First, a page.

Finally, the present invention provides a fullerene embedded substrate prepared therefrom, which can be used to substitute for semiconductor carbides as optoelectronic devices and high-temperature, high-power, or high-frequency electric devices.

Description

    FIELD OF THE INVENTION
  • The present invention relates to a method of forming a self-assembly fullerene array on the surface of a substrate. In particular, the present invention relates to a novel method of preparing a fullerene embedded substrate capable of being used as a field emitter, and a substrate for optoelectronic devices, and high-temperature, high-power, or high-frequency electric devices.
  • DESCRIPTION OF THE PRIOR ART
  • Before 1985, only two types of carbon element were known, namely, two-dimensional graphite and three-dimensional diamond. In an experiment for studying the physical properties of interstellar dust, Kroto and Smally used strongly focused laser to generate heat of 10,000 degrees Celsius to evaporate graphite, so as to get straight-chain molecules which only contained carbon for simulating polymers of pure interstellar carbon molecules. A novel compound with a very high yield and a very stable structure of an icosidodecahedron with a diameter of about 7.1 Å was found. In the compound, 20 faces were hexagon, 12 faces were pentagon, and the faces were not connected with each other, which met the isolated pentagons rule (IPR), and 60 vertexes were occupied by 60 carbon atoms. In 1985, Kroto and Smally set forth that the structure of carbon-60 molecule was like the football structure of the dome designed by American architect Buckminster Fuller, and thus, the carbon-60 ball was named Buckminster-fullerene and referred to as Buckyball or fullerene.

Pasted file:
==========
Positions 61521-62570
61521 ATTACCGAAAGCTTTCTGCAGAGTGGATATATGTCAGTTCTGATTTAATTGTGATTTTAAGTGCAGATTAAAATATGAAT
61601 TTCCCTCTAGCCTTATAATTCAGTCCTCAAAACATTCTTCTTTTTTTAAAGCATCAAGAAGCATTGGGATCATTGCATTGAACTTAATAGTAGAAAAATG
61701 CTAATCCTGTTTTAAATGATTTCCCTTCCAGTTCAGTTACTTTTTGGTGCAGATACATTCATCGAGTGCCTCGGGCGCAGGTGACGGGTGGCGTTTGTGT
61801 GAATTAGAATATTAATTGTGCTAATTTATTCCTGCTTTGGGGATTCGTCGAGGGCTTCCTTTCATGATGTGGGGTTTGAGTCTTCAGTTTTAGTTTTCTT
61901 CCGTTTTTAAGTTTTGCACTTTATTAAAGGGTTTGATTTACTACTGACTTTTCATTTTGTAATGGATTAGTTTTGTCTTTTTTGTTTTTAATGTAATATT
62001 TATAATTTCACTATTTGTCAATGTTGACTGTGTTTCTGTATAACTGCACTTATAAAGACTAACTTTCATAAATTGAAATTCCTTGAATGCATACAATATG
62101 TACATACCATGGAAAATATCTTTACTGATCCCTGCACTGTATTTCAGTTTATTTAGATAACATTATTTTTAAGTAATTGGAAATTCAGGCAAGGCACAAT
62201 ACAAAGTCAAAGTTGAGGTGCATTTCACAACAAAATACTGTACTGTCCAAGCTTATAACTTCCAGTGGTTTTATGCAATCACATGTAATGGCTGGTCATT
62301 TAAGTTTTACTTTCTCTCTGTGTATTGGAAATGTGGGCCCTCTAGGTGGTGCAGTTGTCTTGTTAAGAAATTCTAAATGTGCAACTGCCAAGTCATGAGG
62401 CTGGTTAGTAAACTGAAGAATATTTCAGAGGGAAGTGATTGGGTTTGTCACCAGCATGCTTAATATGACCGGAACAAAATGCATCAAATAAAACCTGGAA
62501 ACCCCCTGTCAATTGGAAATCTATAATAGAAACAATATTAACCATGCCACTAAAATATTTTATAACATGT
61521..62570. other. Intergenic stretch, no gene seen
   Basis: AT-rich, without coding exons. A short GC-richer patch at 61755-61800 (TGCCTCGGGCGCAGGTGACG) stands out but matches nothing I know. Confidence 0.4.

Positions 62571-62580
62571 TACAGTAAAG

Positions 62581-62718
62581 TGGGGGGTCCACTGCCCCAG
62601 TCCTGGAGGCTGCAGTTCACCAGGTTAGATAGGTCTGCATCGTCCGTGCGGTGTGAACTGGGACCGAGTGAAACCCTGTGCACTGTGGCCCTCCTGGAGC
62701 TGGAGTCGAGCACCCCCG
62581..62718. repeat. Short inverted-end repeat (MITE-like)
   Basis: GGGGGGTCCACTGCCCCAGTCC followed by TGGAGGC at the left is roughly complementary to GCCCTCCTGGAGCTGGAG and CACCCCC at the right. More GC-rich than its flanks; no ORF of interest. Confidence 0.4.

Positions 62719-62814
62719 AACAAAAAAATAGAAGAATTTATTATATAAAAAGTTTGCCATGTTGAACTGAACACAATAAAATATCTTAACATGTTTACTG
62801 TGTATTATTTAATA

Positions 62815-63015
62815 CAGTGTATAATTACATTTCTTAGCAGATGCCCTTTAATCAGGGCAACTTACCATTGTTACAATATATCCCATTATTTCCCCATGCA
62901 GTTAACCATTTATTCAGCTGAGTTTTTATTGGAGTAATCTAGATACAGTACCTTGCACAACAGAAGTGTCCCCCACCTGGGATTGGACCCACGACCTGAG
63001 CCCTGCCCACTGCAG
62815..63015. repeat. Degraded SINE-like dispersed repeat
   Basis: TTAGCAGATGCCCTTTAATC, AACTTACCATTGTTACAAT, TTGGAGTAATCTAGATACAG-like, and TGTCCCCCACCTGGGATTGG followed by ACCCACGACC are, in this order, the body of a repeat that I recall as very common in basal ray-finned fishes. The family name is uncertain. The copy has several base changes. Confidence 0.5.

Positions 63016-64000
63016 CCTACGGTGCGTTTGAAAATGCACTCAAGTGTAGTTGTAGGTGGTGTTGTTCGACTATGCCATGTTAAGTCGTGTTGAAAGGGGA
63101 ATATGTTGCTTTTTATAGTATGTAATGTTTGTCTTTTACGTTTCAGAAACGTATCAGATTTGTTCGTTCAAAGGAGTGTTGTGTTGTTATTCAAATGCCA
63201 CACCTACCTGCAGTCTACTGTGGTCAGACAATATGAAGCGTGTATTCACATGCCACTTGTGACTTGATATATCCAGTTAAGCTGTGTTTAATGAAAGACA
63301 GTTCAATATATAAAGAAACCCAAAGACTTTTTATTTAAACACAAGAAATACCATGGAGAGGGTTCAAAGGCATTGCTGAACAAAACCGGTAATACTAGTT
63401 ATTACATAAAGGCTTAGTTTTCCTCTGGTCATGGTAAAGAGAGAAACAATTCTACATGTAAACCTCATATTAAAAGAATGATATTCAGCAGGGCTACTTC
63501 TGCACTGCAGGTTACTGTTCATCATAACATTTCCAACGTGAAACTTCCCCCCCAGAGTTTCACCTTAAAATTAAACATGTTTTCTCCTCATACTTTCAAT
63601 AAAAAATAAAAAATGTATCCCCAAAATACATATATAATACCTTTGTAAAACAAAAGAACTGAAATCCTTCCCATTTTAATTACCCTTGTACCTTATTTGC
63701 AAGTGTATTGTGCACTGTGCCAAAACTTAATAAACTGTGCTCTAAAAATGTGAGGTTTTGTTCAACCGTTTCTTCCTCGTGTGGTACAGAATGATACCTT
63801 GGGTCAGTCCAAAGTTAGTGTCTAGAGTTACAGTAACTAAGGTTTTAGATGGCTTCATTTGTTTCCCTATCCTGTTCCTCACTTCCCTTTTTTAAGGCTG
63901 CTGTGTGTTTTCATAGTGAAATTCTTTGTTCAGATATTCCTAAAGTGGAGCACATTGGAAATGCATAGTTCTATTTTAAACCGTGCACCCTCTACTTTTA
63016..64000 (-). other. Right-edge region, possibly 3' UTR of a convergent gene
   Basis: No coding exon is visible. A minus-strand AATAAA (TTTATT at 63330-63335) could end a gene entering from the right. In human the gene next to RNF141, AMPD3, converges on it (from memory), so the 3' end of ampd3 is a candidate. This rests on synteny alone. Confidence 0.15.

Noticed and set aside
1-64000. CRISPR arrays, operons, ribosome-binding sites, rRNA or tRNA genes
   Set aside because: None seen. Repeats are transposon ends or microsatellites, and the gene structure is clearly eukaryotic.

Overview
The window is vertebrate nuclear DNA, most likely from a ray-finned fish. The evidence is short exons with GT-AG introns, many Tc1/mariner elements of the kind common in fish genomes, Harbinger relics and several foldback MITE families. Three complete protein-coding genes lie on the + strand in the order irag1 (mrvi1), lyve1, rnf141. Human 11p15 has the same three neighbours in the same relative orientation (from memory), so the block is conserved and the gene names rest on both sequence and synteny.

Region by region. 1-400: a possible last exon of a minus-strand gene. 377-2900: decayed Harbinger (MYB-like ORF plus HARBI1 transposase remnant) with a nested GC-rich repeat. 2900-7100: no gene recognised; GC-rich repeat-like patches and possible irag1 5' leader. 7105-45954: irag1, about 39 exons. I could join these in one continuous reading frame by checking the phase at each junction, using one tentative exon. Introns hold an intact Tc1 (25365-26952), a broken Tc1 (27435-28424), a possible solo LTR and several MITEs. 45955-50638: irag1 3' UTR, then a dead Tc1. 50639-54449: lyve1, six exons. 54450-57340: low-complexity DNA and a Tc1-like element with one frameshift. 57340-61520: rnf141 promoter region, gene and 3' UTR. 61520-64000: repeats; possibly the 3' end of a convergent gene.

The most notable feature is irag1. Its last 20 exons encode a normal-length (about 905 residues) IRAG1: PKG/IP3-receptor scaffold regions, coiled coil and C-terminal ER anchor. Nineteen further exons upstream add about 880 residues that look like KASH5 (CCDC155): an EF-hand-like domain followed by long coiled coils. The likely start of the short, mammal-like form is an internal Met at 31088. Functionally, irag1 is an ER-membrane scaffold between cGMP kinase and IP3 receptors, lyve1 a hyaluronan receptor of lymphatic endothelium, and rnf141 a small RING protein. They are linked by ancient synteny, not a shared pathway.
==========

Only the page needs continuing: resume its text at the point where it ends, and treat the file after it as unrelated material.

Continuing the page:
• Since then, pure carbon molecules similar to carbon-60, such as carbon-70 or carbon-84, or fullerenes consisting of more carbon atoms and having an oval or long shape have been found. The smallest fullerene is carbon-20, and the largest fullerene is carbon nanotubes (CNTs) or carbon-1500. The fullerene with the smallest size and the most stable structure found so far is carbon-30, which consists of 6 pentagons and 5 hexagons. One pentagon in the center is surrounded by 5 hexagons, and the 5 peripheral pentagons are connected to hexagons and not connected to one another, which meets the IPR rule. Carbon-30 has 10 dangling bonds which are located at the 5 peripheral pentagons. As shown in FIG. 1, hexagons formed by several carbon atoms are added to the dangling bonds of carbon-30, to form a carbon-40 molecule, which is larger than carbon-30. Much larger fullerenes, such as carbon-50, even carbon nanotubes, can be formed by increasing the number of the hexagons added to the dangling bonds in the same manner.
  • Fullerenes have a general formula of Cn (n is an even greater than 24). Generally, when n<40, the fullerene is called small fullerene; n>40, large fullerene; and n>400, giant fullerene, such as carbon nanotube. The structure of carbon nanotube is graphite rolled into a tube with the addition of two half-ball shaped fullerenes as caps. In 1991, Sumio. Iijima of NEC, Japan, found multi-wall carbon nanotubes (MWCNTs) when studying fullerenes. Subsequently, single-wall carbon nanotubes (SWCNTs) were found. It is known that single-wall carbon nanotubes have three structures: (1) armchair; (2) zigzag; and (3) helix. Depending on the width and rolling direction of graphite layers, carbon nanotubes can exhibit metal, semi-metal, or semiconductor properties.
  • Large fullerenes and giant fullerenes have very special characteristics, such as low density, high strength, high toughness, flexibility, large surface area, large surface curvature, high thermal conductivity, and specific conductivity, and many researches has been done to develop their potential applications in connection to, for instance, composite material, micro-electric device, flat panel display, wireless communication, fuel cell, and lithium ion cell. For example, as carbon nanotubes have excellent conductivity and a tip surface area close to the theoretical limit (the smaller the radius of the tip curvature, the more concentrated the local electric field), they are the best field emission material known, have extremely low field emission turn-on voltage, and is capable of transmitting high current density and keeping the current extremely stable; thus, they are very suitable for electric field emitter of field emission display (FED).